EU leaders ‘must intervene to break Brexit trade talks impasse’

EU leaders must intervene to break an impasse in key areas of the post-Brexit trade talks, government sources have said, as the Latvian prime minister declared that securing a “good” deal by the July deadline was now a “long shot”.

Ministers believe that a “political injection” is needed from the heads of European governments in order to “move the negotiations forward”, after David Frost, Britain’s chief negotiator, said the bloc’s demands on areas such as fishing and “level playing field” rules were unacceptable.

In an interview with The Telegraph, Krisjanis Karins, Latvia’s prime minister, suggested it was now virtually “impossible” to get a good deal now before the final point at which the UK can seek an extension to the transition period, which is due to end on Dec 31.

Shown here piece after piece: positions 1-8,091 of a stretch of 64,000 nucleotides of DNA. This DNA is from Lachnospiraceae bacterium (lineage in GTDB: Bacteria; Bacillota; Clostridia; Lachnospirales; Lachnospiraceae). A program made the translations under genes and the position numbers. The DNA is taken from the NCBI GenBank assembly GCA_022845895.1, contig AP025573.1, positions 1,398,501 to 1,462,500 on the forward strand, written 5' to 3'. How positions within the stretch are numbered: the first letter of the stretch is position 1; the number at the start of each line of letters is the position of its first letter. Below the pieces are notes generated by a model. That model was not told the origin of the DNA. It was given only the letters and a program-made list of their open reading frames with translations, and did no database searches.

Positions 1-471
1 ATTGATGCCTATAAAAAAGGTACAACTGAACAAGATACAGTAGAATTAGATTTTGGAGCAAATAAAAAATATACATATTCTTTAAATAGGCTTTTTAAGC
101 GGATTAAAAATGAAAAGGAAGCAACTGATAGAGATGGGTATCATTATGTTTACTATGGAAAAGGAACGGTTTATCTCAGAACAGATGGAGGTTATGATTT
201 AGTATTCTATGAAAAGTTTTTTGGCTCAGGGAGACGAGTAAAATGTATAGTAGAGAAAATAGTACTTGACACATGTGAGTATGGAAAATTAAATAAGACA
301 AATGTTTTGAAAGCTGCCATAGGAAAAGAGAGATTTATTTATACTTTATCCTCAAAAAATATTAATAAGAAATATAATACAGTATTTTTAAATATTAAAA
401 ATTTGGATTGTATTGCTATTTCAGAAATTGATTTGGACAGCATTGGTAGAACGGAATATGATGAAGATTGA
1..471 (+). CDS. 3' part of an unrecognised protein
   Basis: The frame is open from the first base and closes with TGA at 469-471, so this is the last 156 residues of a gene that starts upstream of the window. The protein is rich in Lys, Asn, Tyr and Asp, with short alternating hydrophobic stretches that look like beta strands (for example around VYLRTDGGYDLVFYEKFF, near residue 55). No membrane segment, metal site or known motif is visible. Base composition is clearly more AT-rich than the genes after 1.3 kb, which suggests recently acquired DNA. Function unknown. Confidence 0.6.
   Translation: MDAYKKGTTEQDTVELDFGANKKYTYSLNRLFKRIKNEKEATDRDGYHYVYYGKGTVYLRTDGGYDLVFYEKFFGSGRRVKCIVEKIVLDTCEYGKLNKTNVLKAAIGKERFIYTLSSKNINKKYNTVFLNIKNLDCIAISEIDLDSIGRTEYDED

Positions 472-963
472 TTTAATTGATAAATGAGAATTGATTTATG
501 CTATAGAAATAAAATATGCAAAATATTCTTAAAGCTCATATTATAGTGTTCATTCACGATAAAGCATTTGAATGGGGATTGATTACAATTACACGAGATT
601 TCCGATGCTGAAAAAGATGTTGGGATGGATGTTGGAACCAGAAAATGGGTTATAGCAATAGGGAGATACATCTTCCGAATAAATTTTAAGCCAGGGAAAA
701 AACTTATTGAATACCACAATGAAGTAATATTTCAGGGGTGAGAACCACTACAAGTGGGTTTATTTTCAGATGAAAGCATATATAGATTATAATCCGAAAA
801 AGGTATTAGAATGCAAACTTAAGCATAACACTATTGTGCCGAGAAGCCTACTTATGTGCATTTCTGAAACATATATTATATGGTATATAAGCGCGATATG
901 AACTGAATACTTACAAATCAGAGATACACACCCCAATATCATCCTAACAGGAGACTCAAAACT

He also warned that EU leaders were “preoccupied with Covid-19”, stating: “We’ve talked about internal trade, we’ve talked about protective equipment, we’ve talked about everything. We simply are not able to turn to that issue.”

No 10 has ruled out an extension to the transition period, despite large gaps remaining between the two sides. On Friday, following the second formal round of trade talks, Michael Barnier, the EU’s chief negotiator, claimed that the UK did not “wish to commit seriously on a number of fundamental points”.

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